9. Nari
    Posted December 3, 2010 at 12:15 PM | Permalink

    Pat – a question; do Heifer International only take donations in Dollars, or would they accept GBP as well? How does it work? I would really like to donate to this wonderful charity, spurred on also by these wonderful lottery prizes :) The dollar thing is all that’s held me back so far.
    Nari X

    • Posted December 3, 2010 at 3:59 PM | Permalink

      I’m pretty sure if you just log in and try to donate your questions will be answered…

      I imagine the worst that will happen is that you’re credit card will have a charge in dollars…

      • Posted December 6, 2010 at 5:28 AM | Permalink

        Fair enough! I’ll get to it :)

  10. Posted December 3, 2010 at 12:28 PM | Permalink

    Girl Genius and Meteorites are both in my top ten most awesome things list. Honest.

  11. ccomer38
    Posted December 3, 2010 at 12:59 PM | Permalink

    does anyone know if the walking dead graphic novel is the basis for the new show on amc ‘the walking dead’??

    • Mickey
      Posted December 3, 2010 at 1:00 PM | Permalink

      Absolutely, they are given a credit on the website.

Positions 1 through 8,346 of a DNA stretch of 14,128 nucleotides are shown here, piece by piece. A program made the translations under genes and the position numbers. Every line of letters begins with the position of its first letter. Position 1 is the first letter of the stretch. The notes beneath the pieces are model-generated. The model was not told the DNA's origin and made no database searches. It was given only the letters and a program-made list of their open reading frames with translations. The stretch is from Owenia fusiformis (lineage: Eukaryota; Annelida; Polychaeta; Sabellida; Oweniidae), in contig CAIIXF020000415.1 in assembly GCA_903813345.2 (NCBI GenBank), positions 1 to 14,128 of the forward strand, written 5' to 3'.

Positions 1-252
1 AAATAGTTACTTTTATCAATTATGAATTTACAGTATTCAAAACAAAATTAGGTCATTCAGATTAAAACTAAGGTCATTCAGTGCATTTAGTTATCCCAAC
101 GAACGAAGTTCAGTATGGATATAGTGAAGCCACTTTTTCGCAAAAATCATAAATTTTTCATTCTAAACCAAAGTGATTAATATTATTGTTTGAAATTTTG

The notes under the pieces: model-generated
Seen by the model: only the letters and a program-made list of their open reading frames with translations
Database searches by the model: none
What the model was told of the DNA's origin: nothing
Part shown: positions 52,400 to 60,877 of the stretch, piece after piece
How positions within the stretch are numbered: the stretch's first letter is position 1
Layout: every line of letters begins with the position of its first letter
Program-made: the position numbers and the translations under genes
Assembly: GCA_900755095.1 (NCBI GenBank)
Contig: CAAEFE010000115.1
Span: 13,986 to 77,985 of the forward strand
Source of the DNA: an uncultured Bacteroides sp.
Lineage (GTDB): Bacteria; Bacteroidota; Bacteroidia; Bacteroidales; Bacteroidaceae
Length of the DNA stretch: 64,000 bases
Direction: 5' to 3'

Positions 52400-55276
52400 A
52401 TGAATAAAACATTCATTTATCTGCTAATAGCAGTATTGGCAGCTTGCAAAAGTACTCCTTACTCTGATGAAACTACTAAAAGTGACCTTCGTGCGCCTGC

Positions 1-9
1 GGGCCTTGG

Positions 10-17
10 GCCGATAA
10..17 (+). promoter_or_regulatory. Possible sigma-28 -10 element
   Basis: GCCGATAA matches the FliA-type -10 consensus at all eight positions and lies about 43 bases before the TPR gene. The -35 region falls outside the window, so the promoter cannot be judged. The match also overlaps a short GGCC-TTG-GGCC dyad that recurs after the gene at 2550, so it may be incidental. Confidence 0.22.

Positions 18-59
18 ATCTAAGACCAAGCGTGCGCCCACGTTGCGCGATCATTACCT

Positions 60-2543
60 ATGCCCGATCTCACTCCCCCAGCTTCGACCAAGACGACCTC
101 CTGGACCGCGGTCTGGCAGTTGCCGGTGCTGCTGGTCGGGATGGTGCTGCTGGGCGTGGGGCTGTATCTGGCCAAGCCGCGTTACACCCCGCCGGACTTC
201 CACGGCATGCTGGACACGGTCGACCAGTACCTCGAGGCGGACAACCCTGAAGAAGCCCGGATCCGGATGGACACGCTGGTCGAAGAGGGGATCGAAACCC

12. Mickey
    Posted December 3, 2010 at 12:59 PM | Permalink

    It’s possible that I am one of those overly protective Bat fan-boys Pat mentioned. I am now in a program and have been instructed to make amends by telling Pat in a loud manner and public place that I know he loves the Bat too.

    I wish to add that the comics and graphic novels up for grabs are all absolutely fucking awesome, paticularly Contagion, although no two of them are really playing off the same handicap. They are all very different stories with varying artistic styles and writing styles.

    In closing, Pat loves the Bat, I love Pat and the Bat, and they all lived happily ever after, or else !

  13. Posted December 3, 2010 at 1:14 PM | Permalink

    As if the books weren’t enough… this comic collection and, AND, the rock make this incredibly tempting to just spend a gazillion dollars.

  14. kathy k.
    Posted December 3, 2010 at 1:33 PM | Permalink

    Question – I had planned on giving my neices & nephews the credit for buying a bunch of chicks or ducklings or whatever as their Christmas present – is there a way I can do this through the WorldBuilders effort? No real problem if not…

    • Posted December 3, 2010 at 4:00 PM | Permalink

      What do you mean by “credit?”

      You can certainly donate the amount needed for chicks or ducklings on the worldbuilders page and I’ll match it, if that’s what you’re asking.